# Probability of the correct answer

I was learning for the test, when I spotted problem that I cannot deal with:

We have an algorithm that gives correct answer with a probability $p>\frac{1}{2}$. For simplicity assume that the answer is an integer. To increase the probability of obtaining the correct result we execute this algorithm $n$ times and we take the median of the results. Estimate the probability of getting the correct answer.

Maybe Markov's or Chebyshev's inequality will be useful? But I don't know how to approach taking this median. Can anyone help?

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You say that answer is represented by an integer. Do you mean an integer between $0$ and $\infty$ or it is bounded by two integers? –  the_candyman Dec 9 '12 at 11:40
Does that matter if one is taking the median value, rather than the mean? –  Simon Hayward Dec 9 '12 at 11:42
Median function can be converted to the summation of sign functions of your outcome. Shift the inverval $[a, b]$ by some value $c\in [a,b]$ to $y=0$: when $n\rightarrow\infty$, $\frac{1}{n}\sum_n sign(X_n)-c\rightarrow 0$ if $c$ is the true value. Then for all $c\in [a,b]$ there is one $c$ which minimizes the $\frac{1}{n}\sum_n sign(X_n)-c$ that is the true estimate. –  Seyhmus Güngören Dec 9 '12 at 12:47
@Seyhmus: that's really interesting. How is assumed in this case $sign(0)$? –  the_candyman Dec 9 '12 at 13:44
It is direct translation from the continuous case. I would say $sign(0)=0.5$ and using the $floor$ function to the final result. –  Seyhmus Güngören Dec 9 '12 at 13:55

## 2 Answers

Let the correct answer be $\xi$ and the outcome of the repetitions be $x_1,x_2,\ldots,x_n$ respectively. $$\Pr{(x_i=\xi)} = p \quad \forall i$$ This makes the overall experiment a binomial distribution with $n$ attempts and $p$ probability of succeeding in each trial.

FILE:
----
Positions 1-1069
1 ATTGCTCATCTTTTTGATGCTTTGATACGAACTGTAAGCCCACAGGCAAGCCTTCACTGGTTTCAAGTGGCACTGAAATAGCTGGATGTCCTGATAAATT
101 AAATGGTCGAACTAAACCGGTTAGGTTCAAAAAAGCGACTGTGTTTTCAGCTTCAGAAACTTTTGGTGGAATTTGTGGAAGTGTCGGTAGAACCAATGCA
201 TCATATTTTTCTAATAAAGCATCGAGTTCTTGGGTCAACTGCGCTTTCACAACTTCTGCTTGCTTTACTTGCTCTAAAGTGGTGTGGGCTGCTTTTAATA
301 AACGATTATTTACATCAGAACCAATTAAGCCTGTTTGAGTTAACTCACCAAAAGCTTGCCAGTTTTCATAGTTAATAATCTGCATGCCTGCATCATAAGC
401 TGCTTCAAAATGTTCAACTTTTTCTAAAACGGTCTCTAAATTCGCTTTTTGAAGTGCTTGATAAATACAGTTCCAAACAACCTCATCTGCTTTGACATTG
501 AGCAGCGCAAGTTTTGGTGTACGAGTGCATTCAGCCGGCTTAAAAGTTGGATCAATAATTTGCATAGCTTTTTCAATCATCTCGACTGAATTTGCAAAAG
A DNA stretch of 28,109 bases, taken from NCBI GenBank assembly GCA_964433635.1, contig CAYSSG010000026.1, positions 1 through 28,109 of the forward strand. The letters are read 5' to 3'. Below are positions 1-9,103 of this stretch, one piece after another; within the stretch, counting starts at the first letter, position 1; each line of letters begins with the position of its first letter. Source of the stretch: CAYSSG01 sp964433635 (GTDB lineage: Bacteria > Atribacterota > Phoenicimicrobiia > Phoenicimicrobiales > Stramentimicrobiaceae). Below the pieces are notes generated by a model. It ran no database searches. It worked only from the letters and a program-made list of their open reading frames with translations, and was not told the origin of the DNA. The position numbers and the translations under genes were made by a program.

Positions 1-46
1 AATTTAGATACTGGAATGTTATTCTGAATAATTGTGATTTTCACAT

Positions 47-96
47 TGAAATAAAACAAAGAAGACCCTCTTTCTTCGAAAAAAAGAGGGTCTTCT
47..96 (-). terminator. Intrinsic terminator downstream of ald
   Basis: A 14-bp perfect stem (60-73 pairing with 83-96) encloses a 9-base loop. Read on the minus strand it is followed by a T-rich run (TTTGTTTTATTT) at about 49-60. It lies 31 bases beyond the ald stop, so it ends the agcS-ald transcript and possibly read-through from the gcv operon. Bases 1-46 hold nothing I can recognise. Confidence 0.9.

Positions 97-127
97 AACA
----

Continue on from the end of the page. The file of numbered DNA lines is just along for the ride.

If $\xi$ is the median of the $n$ trials, then the necessary and sufficient conditions are $$\Pr{(x_i\geq\xi)} = 0.5 \quad \& \quad\Pr{(x_i\leq\xi)} = 0.5$$

The probability of this happening is the answer you are looking for i.e. $\Pr(\Pr{(x_i\geq\xi)} = 0.5)$. In order to do this, you need to know the skewness of your errors i.e. what are the chances that the output will be greater than the real answer . The data given is insufficient.

A bound can be given by the observation that if out of $n$ observations, if more than half of the values are equal, then they are also equal to the median. So, the lower bound on this will be given by the probability that at least half of the answers are correct. It can be calculated straightforward by using CDF of binomial distribution with parameters $(n,p)$

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For the median not to give the correct answer, there must be at least $\lceil \frac{n+1}2\rceil$ outcomes that are too low or at least $\lceil \frac{n+1}2\rceil$ outcomes that are too high. Not knowing whether "too high" and "too low" occur with the same probability, we can only give a lower bound for the probability that the median gives the correct answer and this bound is given by the probability of more than $\frac n2$ successes in a $(n,p)$ Bernoulli experiment.

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